Kellogg India – Resale Price Method - Decision of the Income Tax Appellate Tribunal in Mumbai, India
dated 12 February 2022
The Income Tax Appellate Tribunal (ITAT) in Mumbai, India, supported Kellogg India in a case regarding the distribution of Pringles products, produced by a third-party and sold at a cost-plus pricing of 5%. In a transfer pricing report, Kellogg argued it was a distributor for Pringles and handled the overall business strategy in India, designating Pringles International Operations, the Singapore-based associated enterprise (AE), as the tested party with a profit level indicator of 50.07%.
However, Indian revenue authorities dismissed this approach and decided to use the Indian entity as the tested party instead, applying the Transactional Net Margin Method (TNMM) to compare the net profit margins from similar transactions.
Kellogg India challenged the Arm's Length Price (ALP) adjustment related to advertisement, marketing, and promotional (AMP) expenses. The company argued that the expenses were incurred for its own products, not the AE's. The ITAT acknowledged that there was no formal agreement between Kellogg India and the AE for such expenses, therefore these did not constitute an international transaction. The Transfer Pricing (TP) adjustment was thus eliminated. Further, Kellogg India disputed the ALP adjustment linked to the import of finished goods. The ITAT noted that Kellogg India, unlike the AE in Singapore, was managing key decisions, operations, marketing, supply chain, and various risks. Hence, it was unreasonable to isolate profits from the AE's goods. The Singapore AE, compensated on a cost-plus mark-up basis, was considered less complex.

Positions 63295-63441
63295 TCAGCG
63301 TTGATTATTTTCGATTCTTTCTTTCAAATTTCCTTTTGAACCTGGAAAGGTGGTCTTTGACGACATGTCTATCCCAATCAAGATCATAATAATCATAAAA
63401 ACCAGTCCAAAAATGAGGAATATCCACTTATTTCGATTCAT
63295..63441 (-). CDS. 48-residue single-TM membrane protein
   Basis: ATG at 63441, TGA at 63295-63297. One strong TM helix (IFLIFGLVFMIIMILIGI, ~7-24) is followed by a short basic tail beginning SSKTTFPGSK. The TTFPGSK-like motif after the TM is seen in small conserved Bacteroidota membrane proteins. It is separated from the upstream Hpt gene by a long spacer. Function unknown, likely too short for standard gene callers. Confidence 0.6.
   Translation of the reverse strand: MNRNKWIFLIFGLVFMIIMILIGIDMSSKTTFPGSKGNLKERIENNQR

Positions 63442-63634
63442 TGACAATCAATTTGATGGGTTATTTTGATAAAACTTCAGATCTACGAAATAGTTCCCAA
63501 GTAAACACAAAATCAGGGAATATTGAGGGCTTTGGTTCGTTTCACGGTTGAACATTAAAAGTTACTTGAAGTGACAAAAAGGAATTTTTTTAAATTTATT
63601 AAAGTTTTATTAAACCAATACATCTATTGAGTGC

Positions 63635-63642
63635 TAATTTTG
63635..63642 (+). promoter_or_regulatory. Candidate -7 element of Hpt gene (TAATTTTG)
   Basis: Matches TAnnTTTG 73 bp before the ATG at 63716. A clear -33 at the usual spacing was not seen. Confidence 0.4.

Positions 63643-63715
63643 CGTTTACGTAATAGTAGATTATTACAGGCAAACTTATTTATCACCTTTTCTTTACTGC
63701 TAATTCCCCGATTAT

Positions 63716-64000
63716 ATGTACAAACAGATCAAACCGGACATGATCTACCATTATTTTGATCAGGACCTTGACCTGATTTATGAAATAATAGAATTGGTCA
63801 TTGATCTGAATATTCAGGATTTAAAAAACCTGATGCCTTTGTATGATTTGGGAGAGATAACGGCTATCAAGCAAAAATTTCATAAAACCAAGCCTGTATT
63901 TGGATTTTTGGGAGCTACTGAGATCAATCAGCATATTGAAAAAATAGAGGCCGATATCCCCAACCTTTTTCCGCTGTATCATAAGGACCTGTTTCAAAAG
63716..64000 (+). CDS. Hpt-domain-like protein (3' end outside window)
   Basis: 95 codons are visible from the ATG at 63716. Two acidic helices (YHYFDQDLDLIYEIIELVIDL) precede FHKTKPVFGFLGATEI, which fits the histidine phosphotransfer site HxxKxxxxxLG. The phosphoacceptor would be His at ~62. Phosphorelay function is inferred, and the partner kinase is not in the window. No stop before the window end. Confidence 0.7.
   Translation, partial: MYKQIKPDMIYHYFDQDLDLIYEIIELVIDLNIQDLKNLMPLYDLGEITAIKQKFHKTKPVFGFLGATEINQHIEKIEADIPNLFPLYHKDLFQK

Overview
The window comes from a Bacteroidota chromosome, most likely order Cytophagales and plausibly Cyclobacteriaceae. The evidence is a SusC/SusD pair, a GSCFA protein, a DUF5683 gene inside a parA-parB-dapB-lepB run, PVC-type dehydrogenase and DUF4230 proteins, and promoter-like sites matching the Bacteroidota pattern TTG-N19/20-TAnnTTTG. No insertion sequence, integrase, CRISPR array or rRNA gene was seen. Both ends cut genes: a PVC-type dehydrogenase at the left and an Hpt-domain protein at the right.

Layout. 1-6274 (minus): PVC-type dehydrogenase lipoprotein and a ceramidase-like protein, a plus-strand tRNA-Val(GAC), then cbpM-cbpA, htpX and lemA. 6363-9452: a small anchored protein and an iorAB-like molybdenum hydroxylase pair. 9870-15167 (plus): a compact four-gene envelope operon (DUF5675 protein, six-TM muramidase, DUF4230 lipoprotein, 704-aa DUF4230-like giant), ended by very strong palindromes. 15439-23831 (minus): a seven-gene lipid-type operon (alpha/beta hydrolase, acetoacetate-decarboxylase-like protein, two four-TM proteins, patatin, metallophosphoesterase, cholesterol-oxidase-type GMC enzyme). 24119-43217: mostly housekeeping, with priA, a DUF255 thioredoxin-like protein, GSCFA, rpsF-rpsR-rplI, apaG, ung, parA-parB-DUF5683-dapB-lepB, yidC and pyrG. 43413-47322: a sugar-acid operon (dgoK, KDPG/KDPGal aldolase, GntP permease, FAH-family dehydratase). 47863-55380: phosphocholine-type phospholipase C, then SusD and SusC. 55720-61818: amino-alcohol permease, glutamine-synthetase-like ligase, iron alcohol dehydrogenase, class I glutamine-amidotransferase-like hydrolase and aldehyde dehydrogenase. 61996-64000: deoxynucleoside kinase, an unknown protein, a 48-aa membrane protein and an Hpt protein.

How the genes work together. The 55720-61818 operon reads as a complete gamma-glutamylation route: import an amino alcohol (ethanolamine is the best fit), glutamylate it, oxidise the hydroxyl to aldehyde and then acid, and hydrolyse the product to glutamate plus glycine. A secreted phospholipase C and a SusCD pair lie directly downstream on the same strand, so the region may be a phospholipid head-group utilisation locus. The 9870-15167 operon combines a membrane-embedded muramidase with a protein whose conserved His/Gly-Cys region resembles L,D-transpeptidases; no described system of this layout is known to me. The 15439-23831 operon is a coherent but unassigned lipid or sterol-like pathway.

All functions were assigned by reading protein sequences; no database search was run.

The Resale Price Method was used to determine ALP as Kellogg India merely imported and sold goods without significant value addition. Their gross margins were higher than comparable companies, thus no ALP adjustment was deemed necessary by the ITAT.